Problems in Census Records

Do you sometimes have trouble reading census records? Census records are invaluable for genealogy research but sometimes they can be difficult to read, especially we the census taker had bad hand writing.  But we should remember the difficulties met by census takers.  I ran across the following and thought I’d share:

Census takers have a lot of trouble obtaining information – The Texas 1850 Federal Census schedule, Volume 3, written by H. Swaringen, Asst. Marshall, 23 October 1850 contains this note written by the census taker.
“I certify these to be sixty-four pages and a piece of the inhabitants and done as near in accordance with my oath as I could do it. The people was hard to get along with!”

Ever wonder why the census never makes sense??
Ocupayshun, cencus taker:
” I am a cencus taker for the city of Bufflow. our city has groan very fast in recent yeers & now in 1865, it has become a hard & time consuming job to count all the peephill. There are not many that con do this werk, as it is nesessaree to have an ejucation, wich a lot of pursons don not hav. Anuther atribeart needed for this job is gud speling, for meny of the peephill to be counted can hardle speek Inglish, let alon spel there names!”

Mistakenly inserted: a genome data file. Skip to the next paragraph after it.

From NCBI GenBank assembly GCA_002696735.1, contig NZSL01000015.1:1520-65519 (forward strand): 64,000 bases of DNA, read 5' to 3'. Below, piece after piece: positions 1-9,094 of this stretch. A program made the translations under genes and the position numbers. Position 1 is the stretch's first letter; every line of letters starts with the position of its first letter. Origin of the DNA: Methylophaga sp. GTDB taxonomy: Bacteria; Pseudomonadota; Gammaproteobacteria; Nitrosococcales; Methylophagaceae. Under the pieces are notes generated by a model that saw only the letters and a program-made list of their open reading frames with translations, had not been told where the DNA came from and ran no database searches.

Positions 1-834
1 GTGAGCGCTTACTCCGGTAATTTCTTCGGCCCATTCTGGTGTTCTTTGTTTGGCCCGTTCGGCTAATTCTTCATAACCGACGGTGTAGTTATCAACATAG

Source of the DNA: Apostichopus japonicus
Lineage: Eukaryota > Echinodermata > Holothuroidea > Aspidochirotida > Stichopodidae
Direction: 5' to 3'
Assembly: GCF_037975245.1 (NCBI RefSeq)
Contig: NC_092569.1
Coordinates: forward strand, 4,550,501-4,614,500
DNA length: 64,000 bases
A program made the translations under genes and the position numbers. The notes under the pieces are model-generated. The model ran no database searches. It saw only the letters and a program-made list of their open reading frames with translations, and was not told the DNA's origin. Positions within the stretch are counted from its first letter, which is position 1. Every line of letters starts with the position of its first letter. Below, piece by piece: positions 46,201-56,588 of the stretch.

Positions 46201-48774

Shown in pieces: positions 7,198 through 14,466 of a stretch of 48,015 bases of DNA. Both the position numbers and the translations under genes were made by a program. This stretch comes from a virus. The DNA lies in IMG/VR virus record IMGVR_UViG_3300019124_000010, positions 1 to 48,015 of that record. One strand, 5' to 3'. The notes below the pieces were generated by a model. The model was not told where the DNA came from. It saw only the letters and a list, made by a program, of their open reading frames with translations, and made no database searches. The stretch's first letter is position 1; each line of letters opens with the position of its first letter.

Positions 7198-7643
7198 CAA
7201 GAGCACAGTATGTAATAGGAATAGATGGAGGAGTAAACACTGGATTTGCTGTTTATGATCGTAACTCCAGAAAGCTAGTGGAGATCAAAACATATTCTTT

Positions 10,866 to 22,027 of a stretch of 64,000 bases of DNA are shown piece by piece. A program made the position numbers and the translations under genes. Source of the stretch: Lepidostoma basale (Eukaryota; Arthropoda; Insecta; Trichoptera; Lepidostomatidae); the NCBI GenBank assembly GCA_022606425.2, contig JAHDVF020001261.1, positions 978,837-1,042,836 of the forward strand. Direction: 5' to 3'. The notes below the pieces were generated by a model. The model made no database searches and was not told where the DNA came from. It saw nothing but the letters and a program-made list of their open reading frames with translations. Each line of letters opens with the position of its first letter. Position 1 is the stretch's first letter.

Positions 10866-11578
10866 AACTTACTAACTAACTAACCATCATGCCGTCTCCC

Submitted by member Mark Reid

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One Response

  1. Another reason some people don’t find their family on the census is they need to know how to read or how to know what to click on when they reach the bottom of the page. The census says the person you are searching for may be on one of two pages. The census pages are numbered A and B, check to see which one they have on screen, if not found on Page A, then click on the Subpage B to see if the family are there. DON”T go to the NEXT PAGE after the Page A, as this will not help them. I will be glad to help anyone if they have trouble understanding this, my phone number is in the Research Room on Bulletin Board or ask for it from the Desk Assistant in the Main Lobby. Dorothy Harbin – Volunteer Assistant – Genealogy Research Room

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